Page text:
HP has been involved in the Asian label and packaging market for more than a decade. Barak says that HP has seen a lot of success with its Indigo printers in two of the main areas of the market: glue-applied labels and specialty labels. He attributes this success to the need for variable content and unique designs, as well as the need to address price-sensitive and volume-based print runs.

“In the past two to three years,” he says, “we’ve experienced significant growth and more installations in the mainstream labels and packaging market.”

He adds, “There is still a lot of variance in the region, so printing methods vary from market to market. However, there is a growing acceptance of digital technology across the board, specifically with HP Indigo printers as the quality meets and exceeds brand standards. We have also seen an increase in combination, or hybrid, processing and security labeling and technology in the last few years.”

Press manufacturer Gallus is headquartered in the Swiss city of St. Gallen and has a heavy presence throughout Asia. Gallus South East Asia Pte. Ltd. opened in September 2011 and currently employs more than 20 engineers, sales reps and administrative staff in Singapore. The company provides sales and service for customers in Cambodia, Indonesia, Laos, Malaysia, Singapore, Thailand, Vietnam and the Philippines; it also offers services in Korea and Taiwan.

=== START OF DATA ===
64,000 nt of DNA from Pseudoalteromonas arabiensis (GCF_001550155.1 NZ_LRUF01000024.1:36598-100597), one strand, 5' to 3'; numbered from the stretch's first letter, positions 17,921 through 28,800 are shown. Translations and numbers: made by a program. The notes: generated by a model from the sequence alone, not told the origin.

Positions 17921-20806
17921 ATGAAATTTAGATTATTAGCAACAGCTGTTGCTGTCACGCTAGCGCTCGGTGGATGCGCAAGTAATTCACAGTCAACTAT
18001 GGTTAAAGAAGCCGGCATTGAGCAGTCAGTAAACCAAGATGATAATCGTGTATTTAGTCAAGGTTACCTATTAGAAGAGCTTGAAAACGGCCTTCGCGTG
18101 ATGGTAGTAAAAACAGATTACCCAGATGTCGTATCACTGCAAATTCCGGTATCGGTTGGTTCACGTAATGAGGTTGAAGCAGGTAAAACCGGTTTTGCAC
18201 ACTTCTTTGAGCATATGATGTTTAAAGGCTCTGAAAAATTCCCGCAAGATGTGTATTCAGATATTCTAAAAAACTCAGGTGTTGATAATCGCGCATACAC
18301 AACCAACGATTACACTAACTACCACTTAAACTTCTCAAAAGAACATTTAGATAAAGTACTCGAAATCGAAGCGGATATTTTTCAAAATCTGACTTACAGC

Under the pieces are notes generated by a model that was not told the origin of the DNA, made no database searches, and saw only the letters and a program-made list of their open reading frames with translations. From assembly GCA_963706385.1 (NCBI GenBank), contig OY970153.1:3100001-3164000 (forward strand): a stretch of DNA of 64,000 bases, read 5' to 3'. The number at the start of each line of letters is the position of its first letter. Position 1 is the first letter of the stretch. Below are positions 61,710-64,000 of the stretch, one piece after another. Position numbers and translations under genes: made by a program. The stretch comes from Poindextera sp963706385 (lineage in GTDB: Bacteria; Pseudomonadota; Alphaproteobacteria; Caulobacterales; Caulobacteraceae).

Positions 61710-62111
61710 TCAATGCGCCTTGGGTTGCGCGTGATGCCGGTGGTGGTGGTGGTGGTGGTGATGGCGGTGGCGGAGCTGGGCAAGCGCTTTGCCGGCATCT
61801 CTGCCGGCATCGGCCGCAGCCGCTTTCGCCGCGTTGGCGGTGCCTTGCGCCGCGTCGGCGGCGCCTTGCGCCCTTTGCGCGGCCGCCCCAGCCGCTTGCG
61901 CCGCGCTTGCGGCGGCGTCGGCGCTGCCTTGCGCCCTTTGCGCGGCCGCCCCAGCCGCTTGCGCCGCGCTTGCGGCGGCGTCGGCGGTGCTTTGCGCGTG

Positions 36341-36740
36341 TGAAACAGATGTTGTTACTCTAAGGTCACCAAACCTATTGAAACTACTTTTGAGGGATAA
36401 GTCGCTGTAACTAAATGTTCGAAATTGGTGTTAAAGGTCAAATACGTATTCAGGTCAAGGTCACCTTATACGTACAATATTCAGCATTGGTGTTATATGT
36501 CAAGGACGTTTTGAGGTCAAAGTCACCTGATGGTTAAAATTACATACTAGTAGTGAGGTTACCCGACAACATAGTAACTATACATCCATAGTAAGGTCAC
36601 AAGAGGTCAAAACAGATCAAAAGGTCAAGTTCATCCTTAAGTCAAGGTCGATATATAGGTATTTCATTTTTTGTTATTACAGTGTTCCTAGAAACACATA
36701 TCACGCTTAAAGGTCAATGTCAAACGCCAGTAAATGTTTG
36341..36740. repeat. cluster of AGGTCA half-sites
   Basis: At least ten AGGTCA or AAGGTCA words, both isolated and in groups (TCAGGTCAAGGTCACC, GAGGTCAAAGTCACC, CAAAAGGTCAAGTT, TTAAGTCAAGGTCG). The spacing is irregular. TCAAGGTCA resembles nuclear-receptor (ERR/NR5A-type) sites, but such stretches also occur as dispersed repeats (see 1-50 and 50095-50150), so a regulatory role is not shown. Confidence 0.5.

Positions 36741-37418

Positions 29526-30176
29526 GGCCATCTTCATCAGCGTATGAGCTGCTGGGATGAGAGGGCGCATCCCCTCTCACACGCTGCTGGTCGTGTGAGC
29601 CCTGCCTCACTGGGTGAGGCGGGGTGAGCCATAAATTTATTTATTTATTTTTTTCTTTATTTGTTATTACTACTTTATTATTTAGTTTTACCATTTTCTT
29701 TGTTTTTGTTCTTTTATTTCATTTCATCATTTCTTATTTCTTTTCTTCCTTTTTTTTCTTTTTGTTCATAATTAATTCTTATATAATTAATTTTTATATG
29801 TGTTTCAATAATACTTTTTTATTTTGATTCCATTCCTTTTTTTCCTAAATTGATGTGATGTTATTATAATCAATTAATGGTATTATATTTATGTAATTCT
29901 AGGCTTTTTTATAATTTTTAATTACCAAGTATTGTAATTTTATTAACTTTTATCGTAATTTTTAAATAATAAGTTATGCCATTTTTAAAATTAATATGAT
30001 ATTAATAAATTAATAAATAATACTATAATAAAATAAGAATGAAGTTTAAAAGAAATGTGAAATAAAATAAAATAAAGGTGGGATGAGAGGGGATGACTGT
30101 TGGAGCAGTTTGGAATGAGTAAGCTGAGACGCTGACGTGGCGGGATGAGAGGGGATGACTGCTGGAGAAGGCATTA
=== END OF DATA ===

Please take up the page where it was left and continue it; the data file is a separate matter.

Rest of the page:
Dario Urbinati, managing director of Gallus South East Asia Pte. Ltd., says that his company has enjoyed “substantial development” since opening two years ago.

The primary difference between the Asian market and other markets, Urbinati says, is that it is less specialized. “This leads to the need for highly flexible equipment, but also a flexible and broad skillset of local engineers,” he says. “Since the SEA market is heterogeneous, local circumstances in terms of legislation, language and logistics need to be considered and solutions implemented on a local level.”